It's not the HS5 really, it's the HS8s subwoofer. When I'm saying that there's no bottom, it's of course with reference audio material, a commercial production in more or less the the same genre. Say, Rammstein. The listening hardware and the room environment are important, no-one will doubt about this but, they vary so greatly that it's up to the music to adapt to the listeners and not really to the listeners in general to adapt to the music.
We, who are doing stuff with audio can tailor the listening experience. So will audio enthusiasts. But that's not the 'market' at large though.
According to mixing/mastering engineer Michael White (Whitney Houston, David Bowie, David Byrne, James Taylor, etc... i.e. not according to me) there should be a presence of each instrument between 400Hz and 2KHz. For basses that would be a transient. Same with kick drum. The music should be heard reasonably welll (meanign able to distinguished instruments) in a car with windows down at 80km/h as well as basses should be present for equipment that have the means to deliver basses. And that can include a kitchen CD player with a bass boost button. All in the same mix.
The other aspect underlined by Mike is that exactly like objects that we do not fully see, eg. the hood of a car showing past a building without being able to see the rest of the car, the brain will reconstruct basses from the tip of a bass sound. About this though I haven't yet figured out the exact technical mixing means to get to it yet. And then there are mixes that are made to get better as you crank up the volume. The idea is to get the listener attention on radio and when he thinks that's a good tune and raises the volume, the mix will open up.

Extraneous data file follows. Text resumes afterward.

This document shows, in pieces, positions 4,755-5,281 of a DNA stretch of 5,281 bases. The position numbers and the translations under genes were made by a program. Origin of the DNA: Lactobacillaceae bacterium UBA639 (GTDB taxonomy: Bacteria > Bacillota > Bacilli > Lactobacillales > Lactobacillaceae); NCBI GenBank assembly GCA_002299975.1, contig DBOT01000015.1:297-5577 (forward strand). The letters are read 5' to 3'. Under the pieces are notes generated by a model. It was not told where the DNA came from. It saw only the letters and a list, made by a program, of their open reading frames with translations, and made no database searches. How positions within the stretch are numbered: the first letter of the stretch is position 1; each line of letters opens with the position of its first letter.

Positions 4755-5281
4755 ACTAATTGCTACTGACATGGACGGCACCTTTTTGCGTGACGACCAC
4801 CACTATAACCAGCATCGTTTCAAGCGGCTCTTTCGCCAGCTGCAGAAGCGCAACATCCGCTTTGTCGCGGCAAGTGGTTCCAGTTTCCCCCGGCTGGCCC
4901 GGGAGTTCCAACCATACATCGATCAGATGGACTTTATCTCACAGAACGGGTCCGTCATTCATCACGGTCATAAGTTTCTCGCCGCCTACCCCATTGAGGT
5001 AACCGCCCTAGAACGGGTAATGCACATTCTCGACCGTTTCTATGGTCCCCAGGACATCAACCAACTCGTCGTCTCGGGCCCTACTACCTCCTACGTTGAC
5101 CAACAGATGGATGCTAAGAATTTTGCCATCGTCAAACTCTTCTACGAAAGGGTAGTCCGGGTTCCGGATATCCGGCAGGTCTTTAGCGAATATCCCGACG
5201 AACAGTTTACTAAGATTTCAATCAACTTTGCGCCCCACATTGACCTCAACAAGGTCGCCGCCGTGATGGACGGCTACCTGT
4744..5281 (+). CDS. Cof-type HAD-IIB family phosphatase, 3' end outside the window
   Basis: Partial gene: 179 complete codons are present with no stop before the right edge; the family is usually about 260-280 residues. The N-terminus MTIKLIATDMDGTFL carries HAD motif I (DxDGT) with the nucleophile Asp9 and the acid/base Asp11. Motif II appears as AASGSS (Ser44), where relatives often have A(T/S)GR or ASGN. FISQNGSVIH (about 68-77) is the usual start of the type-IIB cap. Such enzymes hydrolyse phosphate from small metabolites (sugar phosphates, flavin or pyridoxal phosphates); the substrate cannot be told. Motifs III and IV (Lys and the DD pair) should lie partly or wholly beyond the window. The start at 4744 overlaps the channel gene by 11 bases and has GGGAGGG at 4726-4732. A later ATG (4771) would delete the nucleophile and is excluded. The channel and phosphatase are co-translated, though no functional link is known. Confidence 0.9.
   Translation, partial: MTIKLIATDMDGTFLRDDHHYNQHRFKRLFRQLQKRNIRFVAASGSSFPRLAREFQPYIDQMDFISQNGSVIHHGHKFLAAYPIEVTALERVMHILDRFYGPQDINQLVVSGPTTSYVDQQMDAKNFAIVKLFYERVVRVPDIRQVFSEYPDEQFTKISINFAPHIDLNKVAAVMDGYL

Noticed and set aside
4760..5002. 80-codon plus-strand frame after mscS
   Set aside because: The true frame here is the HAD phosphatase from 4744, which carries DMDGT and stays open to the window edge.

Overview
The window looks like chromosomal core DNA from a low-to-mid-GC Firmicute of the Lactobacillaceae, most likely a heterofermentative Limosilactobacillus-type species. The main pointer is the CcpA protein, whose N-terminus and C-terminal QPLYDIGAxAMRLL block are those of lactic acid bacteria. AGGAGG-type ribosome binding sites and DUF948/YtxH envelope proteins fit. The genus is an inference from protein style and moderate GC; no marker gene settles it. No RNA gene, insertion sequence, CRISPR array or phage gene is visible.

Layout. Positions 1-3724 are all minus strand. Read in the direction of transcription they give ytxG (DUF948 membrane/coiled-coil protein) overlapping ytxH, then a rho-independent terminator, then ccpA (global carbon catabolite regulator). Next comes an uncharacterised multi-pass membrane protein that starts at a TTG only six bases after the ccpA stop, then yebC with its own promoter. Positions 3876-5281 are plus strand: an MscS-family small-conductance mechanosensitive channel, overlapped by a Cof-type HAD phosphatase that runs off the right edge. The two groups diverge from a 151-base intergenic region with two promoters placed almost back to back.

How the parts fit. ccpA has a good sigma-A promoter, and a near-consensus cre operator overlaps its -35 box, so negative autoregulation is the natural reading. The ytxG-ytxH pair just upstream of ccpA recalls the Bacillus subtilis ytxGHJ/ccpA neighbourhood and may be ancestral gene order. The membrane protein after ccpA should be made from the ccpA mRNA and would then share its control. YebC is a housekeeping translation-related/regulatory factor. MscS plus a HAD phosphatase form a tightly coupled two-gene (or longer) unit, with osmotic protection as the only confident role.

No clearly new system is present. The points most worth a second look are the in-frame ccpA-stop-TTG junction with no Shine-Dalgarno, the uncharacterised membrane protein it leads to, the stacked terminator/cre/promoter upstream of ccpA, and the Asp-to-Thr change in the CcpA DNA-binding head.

I do not have earbuds since I do not have a device for that, but I have a single Behritone (mono) to which I switch to from Mixbus32C (Ardour) to hear how it sounds in total midrange on a single speaker designed to be relatively crappy. I run mixes through that. I also give a shot using the kitchen CD player. In addition to the regular Yamaha monitoring and Sony headphones. At least I try to do it most of the time. And then also a run in the car CD player. With windows down when it's not winter. Not on all mixes, but when I have the time, the idea is to adjust the mix from average perceptions.
So I don't think that having no idea about flat responses and rooms matters really, in general. There are countless of commercial productions in every genre to compare with as reference for frequency responses. This said, if the artist wants really to make it sound thin for artistic purposes, then that's also all right. But it has to be a conscious choice, otherwise the mix/master might be lacking what listeners of that genre are expecting, in general.
I got the new version, I'll give it a try a bit later.